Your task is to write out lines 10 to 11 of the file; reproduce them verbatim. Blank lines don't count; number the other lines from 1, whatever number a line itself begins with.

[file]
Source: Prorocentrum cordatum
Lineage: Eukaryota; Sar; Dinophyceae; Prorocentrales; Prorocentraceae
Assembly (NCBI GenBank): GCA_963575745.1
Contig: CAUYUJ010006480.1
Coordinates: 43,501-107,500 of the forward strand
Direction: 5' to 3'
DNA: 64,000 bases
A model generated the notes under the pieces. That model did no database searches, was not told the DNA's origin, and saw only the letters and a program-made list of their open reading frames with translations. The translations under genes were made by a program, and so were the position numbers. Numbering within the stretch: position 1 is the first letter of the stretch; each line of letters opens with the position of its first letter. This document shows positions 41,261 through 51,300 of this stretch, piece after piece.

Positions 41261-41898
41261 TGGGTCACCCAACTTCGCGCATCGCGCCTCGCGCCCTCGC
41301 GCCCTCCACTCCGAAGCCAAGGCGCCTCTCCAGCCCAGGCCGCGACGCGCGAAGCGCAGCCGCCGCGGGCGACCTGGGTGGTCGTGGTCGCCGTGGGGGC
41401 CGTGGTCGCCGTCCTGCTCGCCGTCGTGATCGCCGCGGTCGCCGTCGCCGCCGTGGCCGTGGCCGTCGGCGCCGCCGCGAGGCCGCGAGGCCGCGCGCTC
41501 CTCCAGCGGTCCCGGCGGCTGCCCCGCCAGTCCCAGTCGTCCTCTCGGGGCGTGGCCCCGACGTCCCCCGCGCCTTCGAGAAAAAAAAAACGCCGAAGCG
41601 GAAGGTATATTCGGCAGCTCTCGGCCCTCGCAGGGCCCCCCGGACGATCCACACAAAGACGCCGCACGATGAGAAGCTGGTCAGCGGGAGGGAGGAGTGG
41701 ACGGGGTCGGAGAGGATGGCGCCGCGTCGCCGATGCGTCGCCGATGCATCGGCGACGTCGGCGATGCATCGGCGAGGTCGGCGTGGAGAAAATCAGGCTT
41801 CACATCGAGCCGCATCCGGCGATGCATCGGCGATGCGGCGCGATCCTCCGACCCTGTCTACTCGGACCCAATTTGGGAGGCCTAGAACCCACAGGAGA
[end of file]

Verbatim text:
41261 TGGGTCACCCAACTTCGCGCATCGCGCCTCGCGCCCTCGC
41301 GCCCTCCACTCCGAAGCCAAGGCGCCTCTCCAGCCCAGGCCGCGACGCGCGAAGCGCAGCCGCCGCGGGCGACCTGGGTGGTCGTGGTCGCCGTGGGGGC